ILYA BUDRAITSKIS: Yeah. So, in fact, we’re entering the new political reality in Russia for now, because all the previous, let’s say, laws of game, they’re not working. And if before, just months, two months ago, you could be arrested for the participation in the street demonstration and just spent some days in prison or pay some fine, for now if you’re arrested or if you just spread some information which is different from the official point of view, you could be imprisoned for years. And that is the new situation. That’s a new level of risk for the protest movement in Russia. And, of course, those people who just yesterday came to the streets of the main Russian cities, they are extremely, extremely brave, and I think they should be a part of the heroic part of the history of the global antiwar movements.
AMY GOODMAN: Can you talk about who the people are who are protesting and how much information is getting out about these protests all over Russia right now, despite the crackdown on the press?
ILYA BUDRAITSKIS: So, most of those people, they are young people. They’re, let’s say, some students or just young people under 25. And unfortunately, those part of the population which actively oppose the war is very, let’s say, limited in terms of generations and in terms of access to information, because, as probably was told already in your programs, in Russian official media the picture of reality, the picture of what is happening in Ukraine, is totally different. It’s like an alternative reality. There’s no images of bombings of the Ukrainian cities. There is no even any true information about the actions of the Russian military units in Ukraine. So, in fact, most of population have, unfortunately, a very wrong understanding of what is really going on there. So, those who came to these protests last days, they mostly get their alternative information from some social media which are still accessible in country or from the, let’s say, alternative oppositional websites, which — most of them which are now blocked, but you still can access them using the VPN and so on.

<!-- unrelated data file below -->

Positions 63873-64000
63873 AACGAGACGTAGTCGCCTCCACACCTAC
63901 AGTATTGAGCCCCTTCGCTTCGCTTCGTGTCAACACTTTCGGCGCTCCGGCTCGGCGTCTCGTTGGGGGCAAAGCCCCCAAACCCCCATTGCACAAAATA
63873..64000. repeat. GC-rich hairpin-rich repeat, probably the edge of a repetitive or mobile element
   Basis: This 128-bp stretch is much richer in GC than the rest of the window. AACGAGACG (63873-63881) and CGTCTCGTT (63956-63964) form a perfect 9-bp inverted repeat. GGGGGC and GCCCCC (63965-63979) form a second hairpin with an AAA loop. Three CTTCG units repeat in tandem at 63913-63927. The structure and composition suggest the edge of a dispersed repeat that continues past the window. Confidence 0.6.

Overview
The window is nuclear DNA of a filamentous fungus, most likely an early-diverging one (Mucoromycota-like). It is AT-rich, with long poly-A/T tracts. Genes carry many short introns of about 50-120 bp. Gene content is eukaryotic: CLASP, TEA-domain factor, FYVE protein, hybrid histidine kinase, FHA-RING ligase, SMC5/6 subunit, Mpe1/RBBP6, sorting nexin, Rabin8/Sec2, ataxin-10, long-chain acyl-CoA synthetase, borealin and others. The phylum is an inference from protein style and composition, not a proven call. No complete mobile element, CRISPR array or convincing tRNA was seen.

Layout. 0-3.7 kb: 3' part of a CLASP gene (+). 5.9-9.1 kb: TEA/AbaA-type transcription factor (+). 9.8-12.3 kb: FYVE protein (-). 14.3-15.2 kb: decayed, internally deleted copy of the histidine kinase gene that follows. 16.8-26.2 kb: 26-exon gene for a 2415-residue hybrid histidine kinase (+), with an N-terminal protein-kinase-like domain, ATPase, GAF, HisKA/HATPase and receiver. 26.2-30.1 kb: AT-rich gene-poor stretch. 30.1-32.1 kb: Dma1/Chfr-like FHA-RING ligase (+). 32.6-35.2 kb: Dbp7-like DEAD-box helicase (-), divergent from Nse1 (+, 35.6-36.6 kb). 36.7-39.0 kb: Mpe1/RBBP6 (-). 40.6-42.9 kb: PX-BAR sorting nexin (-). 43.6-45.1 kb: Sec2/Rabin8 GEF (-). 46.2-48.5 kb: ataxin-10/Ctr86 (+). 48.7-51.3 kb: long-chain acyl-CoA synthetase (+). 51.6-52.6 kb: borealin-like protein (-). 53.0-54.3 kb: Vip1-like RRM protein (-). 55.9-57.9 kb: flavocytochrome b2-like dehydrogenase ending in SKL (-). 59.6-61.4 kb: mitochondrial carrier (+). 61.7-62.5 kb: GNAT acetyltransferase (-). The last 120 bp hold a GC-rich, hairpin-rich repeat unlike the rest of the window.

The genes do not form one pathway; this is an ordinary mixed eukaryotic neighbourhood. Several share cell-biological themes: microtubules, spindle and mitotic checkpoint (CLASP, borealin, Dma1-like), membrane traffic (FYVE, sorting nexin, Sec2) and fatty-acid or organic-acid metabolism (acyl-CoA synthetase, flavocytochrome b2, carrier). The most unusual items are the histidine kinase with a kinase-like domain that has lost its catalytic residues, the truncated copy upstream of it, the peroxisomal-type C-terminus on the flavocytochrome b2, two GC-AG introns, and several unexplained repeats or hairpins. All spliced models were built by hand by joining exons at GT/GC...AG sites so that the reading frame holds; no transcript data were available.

AMY GOODMAN: The significance of Dmitry Muratov, who won the 2021 Nobel Peace Prize, his newspaper, Novaya Gazeta, saying they’re just not going to report it because of the censorship?
ILYA BUDRAITSKIS: Yes, absolutely. So you have a new situation with the censorship. And as you know probably, even the term “war” or the term “invasion,” they’re described as the disinformation or the fake news in Russia, and you could be — according the new law just adopted by the parliament couple of days ago, you can be imprisoned up to 15 years for the distribution of such disinformation. Yes, so, and already we have criminal investigations on people who not just write something in this way, yeah, but even repost some news on social media which call this war a “war.” Yeah? So, the situation —
AMY GOODMAN: “War” or “invasion,” you can’t use those words.